The front door of Granddaddy’s modest four-room country bungalow opened into a parlor that was used only for rare special occasions. It was almost never a route taken during day-to-day activities. The parlor’s interior doorway remained covered with a drape so heat and dust from the rest of the house did not escape into the dimly lit, reserved area. Likewise, the window coverings were kept tightly drawn to protect upholstered furniture from unnecessary fading.
Apart from slipping past that drapery to explore, as young children are wont to do, the only time this writer was “officially” in the parlor room was at age 14, during Granddaddy’s funeral which was conducted in his home, with the open casket bearing his body placed in the parlor.
Family and friends knew to enter around back, past the pump house, and up three steps to the storm door leading into an enclosed, shed-roofed porch. Three more doors were encountered on the porch. Straight ahead was the home’s real back door that entered into the living/dining room. This one room was where visitors settled in. A potbellied coal stove, the only source of heat, was near the center of the room.
Off the porch through a doorway to the right was a simple kitchen, containing, most notably, a small table with two chairs and a Montgomery Ward 1930s-style Hoosier cabinet. A pitcher pump mounted at the sink was the only form of indoor plumbing.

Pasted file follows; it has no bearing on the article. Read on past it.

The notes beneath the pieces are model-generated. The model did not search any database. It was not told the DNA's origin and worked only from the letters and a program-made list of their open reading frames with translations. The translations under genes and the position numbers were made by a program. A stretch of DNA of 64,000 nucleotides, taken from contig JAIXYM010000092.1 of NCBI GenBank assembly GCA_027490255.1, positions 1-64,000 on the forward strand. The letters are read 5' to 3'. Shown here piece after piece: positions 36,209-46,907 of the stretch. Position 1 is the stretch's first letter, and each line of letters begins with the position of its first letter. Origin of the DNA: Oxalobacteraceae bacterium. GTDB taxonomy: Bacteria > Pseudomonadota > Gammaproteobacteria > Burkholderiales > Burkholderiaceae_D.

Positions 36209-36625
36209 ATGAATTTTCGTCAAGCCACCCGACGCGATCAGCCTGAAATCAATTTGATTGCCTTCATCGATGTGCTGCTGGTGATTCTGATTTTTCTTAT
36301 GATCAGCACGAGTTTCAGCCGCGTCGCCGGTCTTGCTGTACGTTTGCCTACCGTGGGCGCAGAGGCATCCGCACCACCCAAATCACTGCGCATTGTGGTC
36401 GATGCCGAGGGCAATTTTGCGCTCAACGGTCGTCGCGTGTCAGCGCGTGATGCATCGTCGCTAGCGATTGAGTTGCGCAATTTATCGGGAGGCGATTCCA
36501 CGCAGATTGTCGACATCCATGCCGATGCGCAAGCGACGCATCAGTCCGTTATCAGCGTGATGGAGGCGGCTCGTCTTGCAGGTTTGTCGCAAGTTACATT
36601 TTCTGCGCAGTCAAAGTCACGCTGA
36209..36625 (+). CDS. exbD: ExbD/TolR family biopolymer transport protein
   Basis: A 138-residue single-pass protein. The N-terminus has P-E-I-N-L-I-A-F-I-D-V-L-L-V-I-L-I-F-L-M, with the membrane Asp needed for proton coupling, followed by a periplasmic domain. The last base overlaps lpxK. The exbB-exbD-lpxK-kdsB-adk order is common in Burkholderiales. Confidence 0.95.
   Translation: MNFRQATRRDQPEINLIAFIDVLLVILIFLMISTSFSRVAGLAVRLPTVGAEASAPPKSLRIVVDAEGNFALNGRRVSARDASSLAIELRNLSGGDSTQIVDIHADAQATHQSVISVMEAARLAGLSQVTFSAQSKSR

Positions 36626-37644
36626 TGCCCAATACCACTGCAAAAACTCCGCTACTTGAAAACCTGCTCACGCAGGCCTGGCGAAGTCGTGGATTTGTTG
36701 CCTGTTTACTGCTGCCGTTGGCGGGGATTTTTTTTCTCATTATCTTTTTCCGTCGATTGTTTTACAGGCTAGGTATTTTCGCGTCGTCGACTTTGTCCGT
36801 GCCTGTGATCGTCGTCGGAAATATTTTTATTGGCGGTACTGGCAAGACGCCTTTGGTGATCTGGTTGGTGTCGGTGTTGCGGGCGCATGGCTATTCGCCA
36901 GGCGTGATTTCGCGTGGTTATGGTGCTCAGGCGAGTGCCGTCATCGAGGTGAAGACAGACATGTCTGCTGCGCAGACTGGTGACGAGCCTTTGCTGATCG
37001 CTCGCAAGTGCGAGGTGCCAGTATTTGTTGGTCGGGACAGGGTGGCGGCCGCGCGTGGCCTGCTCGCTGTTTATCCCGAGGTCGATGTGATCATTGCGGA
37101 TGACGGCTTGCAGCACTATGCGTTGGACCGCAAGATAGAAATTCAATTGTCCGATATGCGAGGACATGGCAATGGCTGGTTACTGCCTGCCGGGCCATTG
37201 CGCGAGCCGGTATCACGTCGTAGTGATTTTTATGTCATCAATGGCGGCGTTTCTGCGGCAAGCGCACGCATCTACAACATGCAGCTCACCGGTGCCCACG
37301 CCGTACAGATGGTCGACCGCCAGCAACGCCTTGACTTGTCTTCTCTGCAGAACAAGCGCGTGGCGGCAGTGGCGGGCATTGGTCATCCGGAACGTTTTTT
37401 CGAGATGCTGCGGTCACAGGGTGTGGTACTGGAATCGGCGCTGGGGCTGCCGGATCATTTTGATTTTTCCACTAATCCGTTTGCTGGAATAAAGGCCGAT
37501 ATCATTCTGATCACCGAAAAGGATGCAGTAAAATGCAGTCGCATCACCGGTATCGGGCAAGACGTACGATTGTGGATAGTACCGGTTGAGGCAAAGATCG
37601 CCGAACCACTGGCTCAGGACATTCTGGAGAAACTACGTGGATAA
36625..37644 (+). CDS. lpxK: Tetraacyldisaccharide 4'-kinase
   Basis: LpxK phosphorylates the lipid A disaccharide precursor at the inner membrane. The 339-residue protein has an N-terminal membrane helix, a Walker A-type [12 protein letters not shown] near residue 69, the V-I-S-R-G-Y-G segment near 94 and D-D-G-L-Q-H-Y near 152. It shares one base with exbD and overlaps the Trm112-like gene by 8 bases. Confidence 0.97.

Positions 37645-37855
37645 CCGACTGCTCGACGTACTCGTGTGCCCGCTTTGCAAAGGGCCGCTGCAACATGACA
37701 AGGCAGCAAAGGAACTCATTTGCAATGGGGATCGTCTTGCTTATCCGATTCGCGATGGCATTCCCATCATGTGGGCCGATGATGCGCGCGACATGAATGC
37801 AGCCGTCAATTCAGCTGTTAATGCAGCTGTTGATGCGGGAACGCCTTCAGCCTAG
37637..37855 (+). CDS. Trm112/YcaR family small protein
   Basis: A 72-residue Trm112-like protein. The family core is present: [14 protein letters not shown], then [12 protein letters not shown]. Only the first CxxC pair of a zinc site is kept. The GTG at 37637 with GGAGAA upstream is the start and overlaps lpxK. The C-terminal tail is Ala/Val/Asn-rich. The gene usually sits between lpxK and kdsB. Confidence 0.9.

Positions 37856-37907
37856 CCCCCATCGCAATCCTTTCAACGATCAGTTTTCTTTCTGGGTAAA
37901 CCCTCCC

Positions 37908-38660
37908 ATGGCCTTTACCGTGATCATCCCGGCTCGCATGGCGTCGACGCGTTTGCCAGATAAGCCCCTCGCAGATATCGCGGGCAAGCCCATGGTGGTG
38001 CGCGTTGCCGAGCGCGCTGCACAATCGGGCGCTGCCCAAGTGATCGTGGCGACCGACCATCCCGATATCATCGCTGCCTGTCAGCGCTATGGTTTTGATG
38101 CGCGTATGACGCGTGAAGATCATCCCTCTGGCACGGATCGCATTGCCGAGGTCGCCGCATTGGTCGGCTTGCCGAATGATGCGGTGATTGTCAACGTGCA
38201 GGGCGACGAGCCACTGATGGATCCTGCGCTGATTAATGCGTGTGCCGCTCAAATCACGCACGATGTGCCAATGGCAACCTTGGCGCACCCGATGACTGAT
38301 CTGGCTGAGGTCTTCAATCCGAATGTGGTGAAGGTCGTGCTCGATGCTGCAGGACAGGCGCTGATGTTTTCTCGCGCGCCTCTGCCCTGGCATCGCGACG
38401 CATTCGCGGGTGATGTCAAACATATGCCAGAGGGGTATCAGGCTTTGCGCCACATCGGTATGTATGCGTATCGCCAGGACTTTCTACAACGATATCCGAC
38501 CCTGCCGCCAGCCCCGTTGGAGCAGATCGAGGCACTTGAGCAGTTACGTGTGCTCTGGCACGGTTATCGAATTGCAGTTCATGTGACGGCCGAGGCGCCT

The third door on the back porch was the most intriguing of all. It was in the floor and opened by way of a cable and pulley system. Steep steps led down into the darkness. Pulling a dangling string turned on the single naked light bulb revealing a hand-dug, dirt-floor basement with rough-sawn floor joists overhead.
Only twice was I privileged to enter into that underworld. The sole lingering memory from the first trip was seeing several stacked crates of Dr. Pepper soft drinks. I thought Granddaddy must have been one of the richest people in the world. In my world, at least, he ranked right up there. Back in the early ’40s, Daddy was a route salesman for Dr. Pepper. From that time forward, it was the only soft drink that Granddaddy kept on hand. Whenever the popular brand was mentioned, Momma always recited that company’s “10, 2, and 4” jingle.
The other time I went into the basement was on the day of Granddaddy’s funeral. The men-folk, wary of additional weight that would be bearing on the floors of the small country house packed with mourners, pressed a few extra floor support posts into strategic areas. It was a grown-up feeling being allowed under the house in their good company.
Around back of the house, shielded from the gaze of curious passers-by, a small grape arbor stood next to the pump house that also housed the wringer washer. Down a path from there, bearing right at a corner of the expansive garden, the first small building encountered on the left was the family’s two-hole johnny house. Next on the left was a long, low-roof shed containing garden and hand tools, shelves and bins filled with important shed stuff, and feed for the milk cow and the several head of sheep that were raised for meat and wool. At the far end was a diminutive stable area where the hand-milking was done.
On nearly every trip to Granddaddy’s, following the obligatory piece of time spent sitting inside and listening to the old folks talk, I was permitted to go outside and explore to my heart’s content around back of the house.